THE BLOG
05/10/2013 03:44 pm ET Updated Jul 10, 2013

Costa Rica, better watch your back! Mother Nature shows off in Honduras, too

Honduras is more than twice the size of Costa Rica, has double the protected area and is easier to get to from the United States.

The only real difference, says James Adams, the head naturalist at The Lodge at Pico Bonito, is "Costa Rica is more savvy at marketing. Their Tourism Board has ten times the budget."

Oh, yeah, and that little thing about the United Nations declaring San Pedro Sula, the city most tourists fly into, as the world's most dangerous.

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But as I always like to say, what's a vacation without a little adventure?

Which is why I recently visited the Lodge at Pico Bonito. It's smack dab in the middle of the Honduras jungle, borders mountains the locals call "Name of God Mountains" and has the exact same monkeys, birds and jaguars as its high rolling neighbor.

In fact, Elmer, our guide who does a fabulous howler monkey imitation, used a Costa Rica flora and fauna book to point out the many animals we passed on our hikes and canoe trips through mangroves.

"There's just no money for tourism," laments Adams, who moved to Honduras from New Jersey 13 years ago because of the tremendous wildlife. "The Minister of Tourism used to be a dentist.

"We probably find at least 12 new species here every year," he says. "Honduras is rich with wildlife. It's an eco-tourist's heaven. We have four species of toucans and more than 20 species of hummingbirds. And it's only a two and a half-hour flight from Houston and Miami."

Which is why he returns to the States several times a year to promote his adopted country. He speaks to Audubon and other bird-watching groups every chance he gets. He instigated the building of Pico Bonito's butterfly farm (it breeds more than 40 species of tropical butterflies including the blue morpho), its Serpentarium and Iguana House. When I was there, he was excited about the red-eyed tree frogs that have come to mate in the frog pond he and his crew of bilingual guides recently dug. And he says he usually feels safer in Honduras than in the U.S.

The Lodge at Pico Bonito also has miles of private trails winding through 100-foot canyons to waterfalls and natural swimming holes, a trio of four-story observation decks overlooking the jungle canopy and lots of adventures from white water rafting to safaris through the mangroves.

As for those State Department warnings? All I can say is "hogwash." I have never felt more safe, met kinder, gentler people or had a more peaceful trip. In fact, I'd pit the Lodge at Pico Bonito against any five-star property in northern climes. Bordering the national park of the same name, it's nearly two miles from a main road and the only "threats" are getting so wrapped up in watching keel-billed toucan nests or so enthralled by the pendulum swing of a motmot tail that you accidentally run into a tree.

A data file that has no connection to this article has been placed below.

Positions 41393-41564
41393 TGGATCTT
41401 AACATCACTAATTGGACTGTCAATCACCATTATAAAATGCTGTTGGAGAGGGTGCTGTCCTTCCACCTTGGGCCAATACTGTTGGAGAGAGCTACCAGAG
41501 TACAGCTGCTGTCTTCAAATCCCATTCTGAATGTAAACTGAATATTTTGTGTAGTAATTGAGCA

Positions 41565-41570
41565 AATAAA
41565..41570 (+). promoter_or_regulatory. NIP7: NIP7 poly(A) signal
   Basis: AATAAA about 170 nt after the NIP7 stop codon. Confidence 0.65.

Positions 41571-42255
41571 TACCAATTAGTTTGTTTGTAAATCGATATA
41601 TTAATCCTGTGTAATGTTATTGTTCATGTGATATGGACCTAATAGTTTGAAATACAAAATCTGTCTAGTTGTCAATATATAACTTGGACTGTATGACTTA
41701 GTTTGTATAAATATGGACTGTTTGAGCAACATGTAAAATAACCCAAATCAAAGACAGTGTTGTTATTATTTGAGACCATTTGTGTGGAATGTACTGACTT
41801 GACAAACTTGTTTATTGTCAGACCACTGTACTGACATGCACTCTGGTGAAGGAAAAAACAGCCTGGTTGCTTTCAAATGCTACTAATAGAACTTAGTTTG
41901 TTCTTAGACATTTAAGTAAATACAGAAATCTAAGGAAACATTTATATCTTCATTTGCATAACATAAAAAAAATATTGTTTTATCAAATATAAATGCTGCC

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The Lodge at Pico Bonito
was chosen by National Geographic as one of the world's top ecolodges, belongs to Small Luxury Hotels of the World and, well, let's just say that Sports Illustrated didn't film one of their swimsuit issues there for nothing.

So yeah, I ate a termite (it takes just like black pepper) and stood just feet from a couple deadly vipers (they were behind glass in the Serpentarium), but I never once felt threatened or in any kind of danger.

Many times I had to pinch myself. Is this a dream or am I really in the middle of this rainforest, being serenaded by birds and red-eyed tree frogs, while eating coffee and chili tenderloin medallions? Can it be true that pan-roasted rack of lamb with ratatoullie and sautéed haricot vert is on a menu served only steps from ocelots and agoutis and troops of howler monkeys?

Although the food alone is worth the trip to this secluded lodge within swimming and snorkeling distance of Honduras' Caribbean coast, the biggest draw, the reason its 22 cabins are consistently booked, are the blue cotingas, basilisk lizards (they run on water and locals call them Jesus lizards), howler monkeys, crocodiles, green herons and fields of purple water lilies. In other words, Mother Nature herself.

The Lodge at Pico Bonito has 22 cabins, all around 400-square feet with private decks, hammocks, ceiling fans, free Wi-Fi and native wood and vaulted ceilings.

For more info, contact The Lodge at Pico Bonito, AP710, La Ceiba, CP31101, Honduras, Central America, 888.28.0221, www.picobonito.com.

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